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Woolsey says 'burdensome,' 'costly' regulations lead to end of Illinois' first fracking permit

Carbondale Southern Illinoisan

Thursday, November 9, 2017  |  Article  |   ISAAC SMITH

Energy, Alternative Energy (93) , Fracking
ENFIELD — With Woolsey Operating Company walking back its efforts to frack for oil in Enfield, what was seen as a potential boon to the state’s rural economy has been dashed.

Citing onerous rules and regulations, Woolsey, a Kansas-based oil and natural gas company, earlier this month terminated its hydraulic fracturing, or fracking, permit with the Illinois Department of Natural Resources. The reasons for terminating were explained in a company statement.

“The process we have gone through to receive a permit was burdensome, time consuming and costly due to the current rules and regulations of the State of Illinois and it appears that this process would continue for future permit applications,” the statement read.

Mark Sooter, vice president of business development for Woolsey, said the company received a letter Nov. 6 from the IDNR, releasing them from the permit.

When asked why the nature of regulatory process was news to the company after it got going, Sooter said the company knew about the process broadly, but wanted a live trial to fully understand the process.

“We thought it would be best to go through the process with this first one to see just exactly what it entailed,” Sooter said. “We also see that even though we got the permit on this first one … the realization is that future permits were going to be difficult to obtain as well.”

Woolsey was the first company to be approved for a fracking permit under the Hydraulic Fracturing Regulatory Act. It was approved in September.

Fracking is an oil and natural gas cultivation process that relies on high-pressure use of water and chemical injections to break up deep-rock formations, releasing oil and gas.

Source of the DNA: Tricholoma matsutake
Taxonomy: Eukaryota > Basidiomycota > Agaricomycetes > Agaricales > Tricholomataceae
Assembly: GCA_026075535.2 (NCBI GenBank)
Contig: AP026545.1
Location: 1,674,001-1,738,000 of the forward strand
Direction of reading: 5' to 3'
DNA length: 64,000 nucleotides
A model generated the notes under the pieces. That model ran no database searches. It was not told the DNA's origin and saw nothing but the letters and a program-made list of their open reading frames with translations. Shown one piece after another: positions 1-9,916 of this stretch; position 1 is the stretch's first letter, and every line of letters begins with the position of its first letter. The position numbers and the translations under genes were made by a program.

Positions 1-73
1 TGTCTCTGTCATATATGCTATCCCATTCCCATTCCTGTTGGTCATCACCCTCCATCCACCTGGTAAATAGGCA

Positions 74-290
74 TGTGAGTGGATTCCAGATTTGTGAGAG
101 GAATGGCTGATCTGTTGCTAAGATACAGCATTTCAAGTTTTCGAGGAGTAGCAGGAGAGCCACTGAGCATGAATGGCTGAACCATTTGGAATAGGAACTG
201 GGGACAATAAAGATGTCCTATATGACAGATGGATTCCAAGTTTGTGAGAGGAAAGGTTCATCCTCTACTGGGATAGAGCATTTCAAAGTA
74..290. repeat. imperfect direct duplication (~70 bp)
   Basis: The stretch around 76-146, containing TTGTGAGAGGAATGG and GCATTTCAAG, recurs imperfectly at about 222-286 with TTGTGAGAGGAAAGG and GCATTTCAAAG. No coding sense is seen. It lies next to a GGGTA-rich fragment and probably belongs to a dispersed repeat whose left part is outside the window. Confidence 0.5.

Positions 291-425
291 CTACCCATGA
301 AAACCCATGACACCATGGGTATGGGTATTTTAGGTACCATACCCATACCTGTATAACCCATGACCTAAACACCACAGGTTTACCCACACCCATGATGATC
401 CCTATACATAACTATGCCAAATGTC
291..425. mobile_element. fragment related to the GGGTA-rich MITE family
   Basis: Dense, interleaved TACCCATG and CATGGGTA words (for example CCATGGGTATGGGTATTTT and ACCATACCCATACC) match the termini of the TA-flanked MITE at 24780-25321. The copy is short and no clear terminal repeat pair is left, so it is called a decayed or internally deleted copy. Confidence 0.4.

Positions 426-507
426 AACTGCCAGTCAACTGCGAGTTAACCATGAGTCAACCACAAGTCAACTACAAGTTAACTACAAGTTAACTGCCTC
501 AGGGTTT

When asked what portion of the law specifically gave Woolsey trouble, Sooter deferred to the company’s statement.

“The drilling and completion requirements under the Act are stringent which will make future development costs of the New Albany Shale excessive and the obligations for compliance on our staff demanding,” the statement reads. That's the most specific the statement gets in terms of citing specific regulatory problems.

Enfield Mayor Tom Harbour was disappointed by the news. He said while there was little the village would directly receive from the wells, there would have been positive residual effects for the community.

“I hated it for our local economy,” Harbour said of the news. “They had a local drilling contractor, they are from Carmi, and they used local people for their rigs. So that’s another low downfall of it.”

Sooter said the company's plan is to let existing land leases expire.

In the company’s statement, it said Woolsey was “still of the opinion that the New Albany Shale has potential” however, Sooter said until laws change and oil prices improve — the company statement also said low oil prices were a factor in their decision — their fracking operation in Illinois was likely to stay in the abstract.

“Maybe there needs to be some legislation changes,” he said, adding that Woolsey itself does not currently have lobbyists working on the issue, nor have they reached out to any potentially sympathetic law makers.